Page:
Rosa’s child might not have died of malaria if there was a functional system in place to prevent and control local endemic diseases. Who knows? If there was an integrated referral pathway, Rosa’s child’s imminent death could have been prevented. Perhaps she would have lived to grow into a beautiful woman. Rosa’s daughter is just one example of millions of children who are dying of preventable diseases.

The end of this story — and the lives of the Rosa’s and the Mukeshimana’s of the world — will depend on the choices that we make as policymakers, as leaders and as members of the global human family.

It’s our responsibility to step up to the plate to establish functional primary healthcare systems with no disparities or inequalities. Doing this work is not just for health practitioners or Ministers of Health. It’s for anyone who cares about the wellbeing of our global human family and wants to make universal primary healthcare a reality.

As Margaret Mead said, “Never believe that a few caring people can’t change the world. For indeed, that’s all who ever have.” The end of this story — and the lives of the Rosa’s and the Mukeshimana’s of the world — will depend on the choices that we make as policymakers, as leaders, and as members of the global human family.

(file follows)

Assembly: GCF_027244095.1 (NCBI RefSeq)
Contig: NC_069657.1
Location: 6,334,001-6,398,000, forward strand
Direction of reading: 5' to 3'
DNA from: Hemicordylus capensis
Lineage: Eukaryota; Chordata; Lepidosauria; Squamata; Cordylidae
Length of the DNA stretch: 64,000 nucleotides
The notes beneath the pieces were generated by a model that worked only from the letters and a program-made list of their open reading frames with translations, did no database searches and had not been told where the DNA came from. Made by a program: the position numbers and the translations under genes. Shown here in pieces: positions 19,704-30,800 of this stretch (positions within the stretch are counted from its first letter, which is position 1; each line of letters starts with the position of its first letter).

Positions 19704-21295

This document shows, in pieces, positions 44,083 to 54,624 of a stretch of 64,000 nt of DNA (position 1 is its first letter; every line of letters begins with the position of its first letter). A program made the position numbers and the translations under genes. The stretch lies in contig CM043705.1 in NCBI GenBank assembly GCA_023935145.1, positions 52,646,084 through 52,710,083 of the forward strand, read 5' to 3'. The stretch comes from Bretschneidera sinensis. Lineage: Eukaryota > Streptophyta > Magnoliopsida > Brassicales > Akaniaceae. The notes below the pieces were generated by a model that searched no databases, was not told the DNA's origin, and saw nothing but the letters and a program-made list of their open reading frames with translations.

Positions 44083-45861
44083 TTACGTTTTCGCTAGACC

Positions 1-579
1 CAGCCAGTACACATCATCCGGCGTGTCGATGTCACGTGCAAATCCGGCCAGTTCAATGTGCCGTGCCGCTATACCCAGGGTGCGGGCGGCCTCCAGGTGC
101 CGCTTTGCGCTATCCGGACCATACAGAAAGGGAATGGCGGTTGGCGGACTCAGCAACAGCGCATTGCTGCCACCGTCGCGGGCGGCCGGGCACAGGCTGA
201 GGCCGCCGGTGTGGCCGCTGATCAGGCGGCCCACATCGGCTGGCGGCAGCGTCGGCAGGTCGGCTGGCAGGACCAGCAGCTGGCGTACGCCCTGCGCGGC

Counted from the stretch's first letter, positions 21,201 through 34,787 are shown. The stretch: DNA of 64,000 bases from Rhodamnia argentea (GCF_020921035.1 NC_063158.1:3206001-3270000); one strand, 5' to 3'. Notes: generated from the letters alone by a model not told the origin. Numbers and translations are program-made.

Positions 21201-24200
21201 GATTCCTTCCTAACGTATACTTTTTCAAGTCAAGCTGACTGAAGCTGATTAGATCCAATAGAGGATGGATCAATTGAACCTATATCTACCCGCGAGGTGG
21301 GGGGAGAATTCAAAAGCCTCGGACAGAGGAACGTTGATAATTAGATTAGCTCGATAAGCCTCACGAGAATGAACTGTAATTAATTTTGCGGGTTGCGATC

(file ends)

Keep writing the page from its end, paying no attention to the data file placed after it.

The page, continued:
Sandra Isano is a 2016–2017 Global Health Corps fellow working with the Rwanda Zambia HIV Research Group as a Program Officer in Kigali, Rwanda. Sandra is the founder of the E-CARE Initiative, a digital platform for HIV patient follow-up. Sandra has a degree in pharmacy from the University of Kigali, and is committed to using her expertise to ensure health equity.

Crossing the Divide

Join the conversation bridging vertical delivery approaches…

UHC Coalition

Written by

1000+ organizations in 121 countries advocating for strong, equitable health systems that leave no one behind. → HealthForAll.org

Crossing the Divide

Join the conversation bridging vertical delivery approaches to health and primary health care.

UHC Coalition

Written by

1000+ organizations in 121 countries advocating for strong, equitable health systems that leave no one behind. → HealthForAll.org

Crossing the Divide

Join the conversation bridging vertical delivery approaches to health and primary health care.

Medium is an open platform where 170 million readers come to find insightful and dynamic thinking. Here, expert and undiscovered voices alike dive into the heart of any topic and bring new ideas to the surface. Learn more

Follow the writers, publications, and topics that matter to you, and you’ll see them on your homepage and in your inbox. Explore

If you have a story to tell, knowledge to share, or a perspective to offer — welcome home. It’s easy and free to post your thinking on any topic. Write on Medium

Get the Medium app

A button that says 'Download on the App Store', and if clicked it will lead you to the iOS App store
A button that says 'Get it on, Google Play', and if clicked it will lead you to the Google Play store